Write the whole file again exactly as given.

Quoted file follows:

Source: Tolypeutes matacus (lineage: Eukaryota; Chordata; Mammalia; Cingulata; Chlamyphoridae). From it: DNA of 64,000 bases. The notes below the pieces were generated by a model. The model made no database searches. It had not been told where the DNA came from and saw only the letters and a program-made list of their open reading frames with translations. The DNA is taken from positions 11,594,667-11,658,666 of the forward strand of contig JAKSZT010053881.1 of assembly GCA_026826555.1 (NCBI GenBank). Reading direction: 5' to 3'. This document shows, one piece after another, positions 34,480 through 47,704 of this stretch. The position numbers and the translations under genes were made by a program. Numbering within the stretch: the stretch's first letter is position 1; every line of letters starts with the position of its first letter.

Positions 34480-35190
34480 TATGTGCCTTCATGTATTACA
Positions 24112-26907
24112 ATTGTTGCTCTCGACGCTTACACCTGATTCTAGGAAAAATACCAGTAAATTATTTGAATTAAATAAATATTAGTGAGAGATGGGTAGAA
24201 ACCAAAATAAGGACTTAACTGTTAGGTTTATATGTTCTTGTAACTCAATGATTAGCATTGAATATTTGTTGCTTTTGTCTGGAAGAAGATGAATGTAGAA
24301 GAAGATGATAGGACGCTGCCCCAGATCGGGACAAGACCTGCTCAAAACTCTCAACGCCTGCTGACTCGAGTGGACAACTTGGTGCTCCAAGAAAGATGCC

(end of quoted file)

Source: Tolypeutes matacus (lineage: Eukaryota; Chordata; Mammalia; Cingulata; Chlamyphoridae). From it: DNA of 64,000 bases. The notes below the pieces were generated by a model. The model made no database searches. It had not been told where the DNA came from and saw only the letters and a program-made list of their open reading frames with translations. The DNA is taken from positions 11,594,667-11,658,666 of the forward strand of contig JAKSZT010053881.1 of assembly GCA_026826555.1 (NCBI GenBank). Reading direction: 5' to 3'. This document shows, one piece after another, positions 34,480 through 47,704 of this stretch. The position numbers and the translations under genes were made by a program. Numbering within the stretch: the stretch's first letter is position 1; every line of letters starts with the position of its first letter.

Positions 34480-35190
34480 TATGTGCCTTCATGTATTACA
Positions 24112-26907
24112 ATTGTTGCTCTCGACGCTTACACCTGATTCTAGGAAAAATACCAGTAAATTATTTGAATTAAATAAATATTAGTGAGAGATGGGTAGAA
24201 ACCAAAATAAGGACTTAACTGTTAGGTTTATATGTTCTTGTAACTCAATGATTAGCATTGAATATTTGTTGCTTTTGTCTGGAAGAAGATGAATGTAGAA
24301 GAAGATGATAGGACGCTGCCCCAGATCGGGACAAGACCTGCTCAAAACTCTCAACGCCTGCTGACTCGAGTGGACAACTTGGTGCTCCAAGAAAGATGCC